|Basic shack supply, but has lots of potential
||Time Owned: more than 12 months.
|I wonder if Jaycar dumbed down the construction of their MP3099 in later days of distribution? My MP3099 certainly ain't the same as the one VK2MMM describes!|
*It's a linear supply. That alone makes it highly prized in my shack. So disappointed with the high failure rate of switch mode supplies and their RF interference, despite claims to the contrary.
*No fan, convection cooled - silent!
*There's loads of room inside to perform 'go better' mods.
*Very beefy iron core transformer
*The blurb says it is fully protected. Oh really? I can't see any over-voltage protection in case one of the series pass transistors goes short circuit (by far the most common failure mode) - how does 20 volts up the date of your radio sound? Yeah, didn't think so.
*6 x 4700uF capacitors gives around 28200uF total. Not really enough in my opinion.
*6 x 2N3055 pass transistors for 30 ampere @ 5 amps per device? That doesn't leave much margin for reliability. I'd de-rate this supply to 25A (peak) for longer life.
*I only counted 14 diodes for the bridge rectifier.
*Lacking in attention to detail with the internal construction quality - wiring looms that were too tight for effective servicing, wiring looms pinched under PCBs, wiring looms that rub on sharp edges of heatsinks, stripped threads on screws used to mount active devices to heatsinks, causing poor heat transfer due to the loose screws.
*The mains power switch has a neon light inside, which gets hot, which over time makes the plastic brittle - which could in turn become a safety hazard if the switch crumbles at your fingertip, exposing you to lethal mains voltages.
*Being convection cooled means it does get hot, fast.
The good news: there's lots of room to fix these problems! At a minimum, you'd want to:
1) Add a overvoltage crowbar circuit and fuse to ensure your equipment is over-current and over-voltage protected in the event of a failure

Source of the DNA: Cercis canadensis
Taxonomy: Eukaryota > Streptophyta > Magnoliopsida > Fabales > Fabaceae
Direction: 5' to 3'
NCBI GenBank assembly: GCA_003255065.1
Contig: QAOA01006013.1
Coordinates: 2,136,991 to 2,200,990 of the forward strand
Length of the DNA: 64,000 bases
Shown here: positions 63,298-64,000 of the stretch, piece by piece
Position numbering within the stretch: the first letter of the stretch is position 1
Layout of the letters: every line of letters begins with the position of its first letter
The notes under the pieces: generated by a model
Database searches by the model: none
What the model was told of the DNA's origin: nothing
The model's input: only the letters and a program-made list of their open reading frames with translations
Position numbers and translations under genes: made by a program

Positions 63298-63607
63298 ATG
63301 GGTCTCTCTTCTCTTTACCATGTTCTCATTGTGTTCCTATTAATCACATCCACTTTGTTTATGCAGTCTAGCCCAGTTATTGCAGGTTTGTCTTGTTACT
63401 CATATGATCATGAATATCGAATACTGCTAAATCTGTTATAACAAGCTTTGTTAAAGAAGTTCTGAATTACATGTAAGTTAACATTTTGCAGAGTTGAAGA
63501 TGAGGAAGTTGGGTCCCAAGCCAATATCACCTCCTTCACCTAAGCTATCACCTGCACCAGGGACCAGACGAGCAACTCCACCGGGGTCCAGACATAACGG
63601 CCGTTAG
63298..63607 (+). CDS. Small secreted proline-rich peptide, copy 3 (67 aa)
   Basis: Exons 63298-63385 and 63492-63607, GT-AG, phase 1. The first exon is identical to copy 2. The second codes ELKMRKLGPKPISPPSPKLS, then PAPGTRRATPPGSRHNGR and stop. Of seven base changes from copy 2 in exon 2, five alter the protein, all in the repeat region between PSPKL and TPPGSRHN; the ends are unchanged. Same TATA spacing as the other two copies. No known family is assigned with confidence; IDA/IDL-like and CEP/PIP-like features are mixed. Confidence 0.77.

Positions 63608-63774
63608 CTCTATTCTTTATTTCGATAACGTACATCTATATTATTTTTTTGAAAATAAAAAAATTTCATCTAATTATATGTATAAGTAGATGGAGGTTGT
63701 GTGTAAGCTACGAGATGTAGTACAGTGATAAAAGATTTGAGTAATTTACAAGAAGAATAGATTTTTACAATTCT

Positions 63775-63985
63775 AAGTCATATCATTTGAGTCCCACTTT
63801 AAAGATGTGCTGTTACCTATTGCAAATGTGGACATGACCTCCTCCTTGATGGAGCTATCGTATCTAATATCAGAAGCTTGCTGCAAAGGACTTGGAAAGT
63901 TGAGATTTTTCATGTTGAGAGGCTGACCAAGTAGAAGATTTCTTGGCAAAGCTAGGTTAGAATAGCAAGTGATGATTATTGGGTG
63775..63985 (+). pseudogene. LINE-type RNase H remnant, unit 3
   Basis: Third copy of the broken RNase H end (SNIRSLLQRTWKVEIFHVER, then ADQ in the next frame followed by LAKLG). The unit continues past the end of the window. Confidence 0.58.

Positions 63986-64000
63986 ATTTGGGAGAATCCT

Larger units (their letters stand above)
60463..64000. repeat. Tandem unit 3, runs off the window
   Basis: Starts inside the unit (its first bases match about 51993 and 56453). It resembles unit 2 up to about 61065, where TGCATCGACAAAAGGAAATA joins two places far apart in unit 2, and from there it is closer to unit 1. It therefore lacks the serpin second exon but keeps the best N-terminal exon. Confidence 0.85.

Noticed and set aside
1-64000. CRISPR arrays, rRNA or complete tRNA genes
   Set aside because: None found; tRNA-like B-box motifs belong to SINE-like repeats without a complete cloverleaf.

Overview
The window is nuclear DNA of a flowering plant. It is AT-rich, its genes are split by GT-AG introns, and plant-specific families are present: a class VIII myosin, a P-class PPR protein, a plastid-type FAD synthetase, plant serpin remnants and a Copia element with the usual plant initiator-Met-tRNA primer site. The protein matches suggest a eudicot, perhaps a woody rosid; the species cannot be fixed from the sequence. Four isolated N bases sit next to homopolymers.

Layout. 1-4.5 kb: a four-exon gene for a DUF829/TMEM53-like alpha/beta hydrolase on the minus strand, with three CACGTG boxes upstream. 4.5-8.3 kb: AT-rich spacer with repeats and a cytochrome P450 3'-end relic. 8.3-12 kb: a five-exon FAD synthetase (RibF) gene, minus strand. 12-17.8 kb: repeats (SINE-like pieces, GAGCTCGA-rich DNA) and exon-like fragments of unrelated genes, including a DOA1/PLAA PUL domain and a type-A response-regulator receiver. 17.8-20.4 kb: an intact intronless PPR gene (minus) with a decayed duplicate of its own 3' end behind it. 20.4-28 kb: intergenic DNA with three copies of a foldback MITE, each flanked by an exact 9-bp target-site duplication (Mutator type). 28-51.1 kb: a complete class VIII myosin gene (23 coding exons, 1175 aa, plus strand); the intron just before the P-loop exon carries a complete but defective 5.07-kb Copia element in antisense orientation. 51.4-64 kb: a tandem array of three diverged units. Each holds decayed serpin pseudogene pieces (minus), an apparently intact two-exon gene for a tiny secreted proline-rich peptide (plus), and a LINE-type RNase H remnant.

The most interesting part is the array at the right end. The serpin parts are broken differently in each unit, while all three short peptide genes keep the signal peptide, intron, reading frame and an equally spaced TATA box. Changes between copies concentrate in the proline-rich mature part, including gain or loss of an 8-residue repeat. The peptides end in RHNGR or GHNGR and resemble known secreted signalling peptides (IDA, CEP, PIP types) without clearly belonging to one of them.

2) add some protective edging over sharp edges of heatsinks & protruding case screws where wiring looms pass.
3) Replace the 4700uF caps with 10000uF caps. Much better!
4) Replace the mains switch with one that doesn't have a neon bulb integrated into it. Add a LED to the front panel if you want to have a visual indication.
And optionally, with this much room, you could also add:
Current shunt and current meter
Temperature controlled cooling fans
Front panel indications of: mains supply healthy, regulator circuit healthy, output healthy.
More output terminals
When buying this, think of it as a half-finished power supply. In it's basic form, it does work, but I have serious doubts as to it's long term reliability and performance. With the 'go better' mods, it brings this supply up to scratch - and makes for a nice little weekend project. At the asking price (AUD $229) you get a decent launch pad for a good power supply, if you're prepared to put a little bit of work into it. Either that, or fork out another $100 on top of that to get a very well made power supply from the outset.
If the power supply had all the issues sorted out from the factory, it would have scored a 4/5 from me.
|Great Linear Supply
||Time Owned: 0 to 3 months.
|This 30A / 32A surge supply is nicely constructed and performs well. The internals are wired with heavy (4AWG) cabling where needed, and the capacitor board and regulator board are easy to remove if servicing is needed. The transformer is huge, and thus the supply weighs a tonne, but thats to be expected with a supply like this. The manufacturer were good enough to include a schematic so troubleshooting the supply is a no brainer.|
Two banana screw lugs are available for equipment hookup, and a nice green backlighted switch tells you the supply is live.
This supply is ideal for modding. Theres room in the case for a shunt and meter for amps measuring, and you could desolder the trimpot and replace it with a regular pot, and volt meter to turn this beast into a 30A regulated variable supply.
I had the top off first thing before I powered it up. Very well constructed. The bridge rectifier is 28 1N5402's in parallel, and the filter caps 6 4700uf 40 caps, totaling ~70,000 uf.
Regulator PCB uses all descrete components that are easy to source.
Accidentally forgetting to put my rig on low power with the linear turned on, the supply didnt complain at all while drawing 25 amps (10 for the rig, 20 for the linear).